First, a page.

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    When I was in High School, eons ago, I took "Driver's Ed". There was an insurance discount associated. The instructor was a tenured teacher who'd been found too incompetent to teach anything else. He was incompetent at that too.

    The examiners actually came to the school to test the students. When it came to my turn, about 3:30 in the afternoon, the examiner said, "Congratulations. You're the first one to pass all day." I later learned I was the only one of the class to pass on the first try.

    One of my classmates, on the re-test, had a minor problem on the parallel parking. Backed into the car behind and broke out the headlights. It was a State Patrol car. Belonging to the trooper in the car with her, giving the exam.

    Thanks, NEOwatcher, for reminding me of this!
    Cum catapultae proscriptae erunt tum soli proscript catapultas habebunt.

  10. #1540
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    Quote Originally Posted by Trebuchet View Post
    One of my classmates, on the re-test, had a minor problem on the parallel parking. Backed into the car behind and broke out the headlights. It was a State Patrol car. Belonging to the trooper in the car with her, giving the exam.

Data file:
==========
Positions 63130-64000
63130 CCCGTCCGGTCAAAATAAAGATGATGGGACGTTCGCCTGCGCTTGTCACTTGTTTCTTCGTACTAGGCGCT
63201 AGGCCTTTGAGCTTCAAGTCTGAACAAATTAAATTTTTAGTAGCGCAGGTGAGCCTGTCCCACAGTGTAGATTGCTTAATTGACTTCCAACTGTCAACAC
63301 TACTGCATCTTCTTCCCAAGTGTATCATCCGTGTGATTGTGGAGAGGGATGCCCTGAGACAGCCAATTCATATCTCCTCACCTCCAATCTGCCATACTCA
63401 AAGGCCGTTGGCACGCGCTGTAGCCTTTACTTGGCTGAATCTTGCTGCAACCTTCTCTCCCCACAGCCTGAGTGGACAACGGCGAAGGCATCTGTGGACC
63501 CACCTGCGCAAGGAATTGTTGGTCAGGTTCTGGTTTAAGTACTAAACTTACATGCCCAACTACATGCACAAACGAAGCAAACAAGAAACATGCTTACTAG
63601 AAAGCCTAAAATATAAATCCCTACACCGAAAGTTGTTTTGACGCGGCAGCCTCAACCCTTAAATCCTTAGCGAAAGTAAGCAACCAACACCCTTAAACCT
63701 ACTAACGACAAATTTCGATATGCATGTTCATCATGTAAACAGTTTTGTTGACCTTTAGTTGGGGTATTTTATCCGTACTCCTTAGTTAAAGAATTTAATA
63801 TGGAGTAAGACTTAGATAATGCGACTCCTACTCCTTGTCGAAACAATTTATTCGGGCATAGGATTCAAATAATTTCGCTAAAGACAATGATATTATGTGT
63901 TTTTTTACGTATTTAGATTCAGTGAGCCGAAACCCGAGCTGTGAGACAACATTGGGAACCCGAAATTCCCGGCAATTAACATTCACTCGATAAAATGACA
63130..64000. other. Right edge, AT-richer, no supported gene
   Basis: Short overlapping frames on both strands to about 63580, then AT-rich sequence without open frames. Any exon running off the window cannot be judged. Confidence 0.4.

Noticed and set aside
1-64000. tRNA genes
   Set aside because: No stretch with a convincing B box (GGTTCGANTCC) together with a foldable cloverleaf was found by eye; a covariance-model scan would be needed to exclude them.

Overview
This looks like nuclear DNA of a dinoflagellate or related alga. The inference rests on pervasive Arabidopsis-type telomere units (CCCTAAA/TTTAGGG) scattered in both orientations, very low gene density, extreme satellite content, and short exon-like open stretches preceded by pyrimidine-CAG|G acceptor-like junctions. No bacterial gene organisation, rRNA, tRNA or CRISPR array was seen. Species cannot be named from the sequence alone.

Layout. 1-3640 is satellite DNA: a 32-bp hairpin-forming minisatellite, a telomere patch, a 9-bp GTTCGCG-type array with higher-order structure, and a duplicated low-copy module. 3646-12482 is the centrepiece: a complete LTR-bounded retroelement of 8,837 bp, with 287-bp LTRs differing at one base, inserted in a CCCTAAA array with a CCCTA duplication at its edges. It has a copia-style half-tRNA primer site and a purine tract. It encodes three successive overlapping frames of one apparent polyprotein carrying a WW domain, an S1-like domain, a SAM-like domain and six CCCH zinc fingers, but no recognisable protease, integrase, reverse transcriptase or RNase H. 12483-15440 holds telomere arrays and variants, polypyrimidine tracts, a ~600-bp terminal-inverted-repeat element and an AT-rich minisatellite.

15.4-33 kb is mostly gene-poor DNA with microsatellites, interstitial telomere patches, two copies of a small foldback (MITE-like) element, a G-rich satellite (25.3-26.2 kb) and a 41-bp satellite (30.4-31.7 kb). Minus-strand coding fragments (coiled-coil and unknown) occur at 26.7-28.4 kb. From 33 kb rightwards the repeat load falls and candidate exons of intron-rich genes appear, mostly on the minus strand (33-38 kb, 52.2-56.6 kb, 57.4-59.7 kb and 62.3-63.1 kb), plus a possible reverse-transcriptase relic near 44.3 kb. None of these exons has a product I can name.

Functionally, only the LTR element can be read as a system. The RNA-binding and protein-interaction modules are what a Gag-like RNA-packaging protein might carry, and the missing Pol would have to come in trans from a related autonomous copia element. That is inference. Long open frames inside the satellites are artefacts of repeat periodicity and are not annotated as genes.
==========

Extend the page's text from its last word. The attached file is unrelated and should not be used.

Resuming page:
Probably not belonging to the trooper. I assume it belonged to the taxpayers. But funny story nonetheless.
    As above, so below

  11. #1541
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    A current headline (link-text; article's actual headline reads differently) reads, "1 armed golfer plays for title" (minor side rant: why don't they bother to use headline capitalization for online headline/links?)

    Now I know what the headline means, but I still couldn't help but read "1 armed golfer plays for title" and think to myself, ". . . rest cower in fear."

  12. #1542
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    Quote Originally Posted by Fazor View Post
    Now I know what the headline means, but I still couldn't help but read "1 armed golfer plays for title" and think to myself, ". . . rest cower in fear."
    You're right, it really should read "One-armed golfer plays for title." "One armed golfer plays for title" sounds like the others had no guns.
    As above, so below

  13. #1543
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    Regarding the side-rant, maybe they are trying to save space. Actually, the use of the "1" at the beginning of the headline is setting-off some grammar alarms in the back of my mind. It must violate some long-forgotten rule.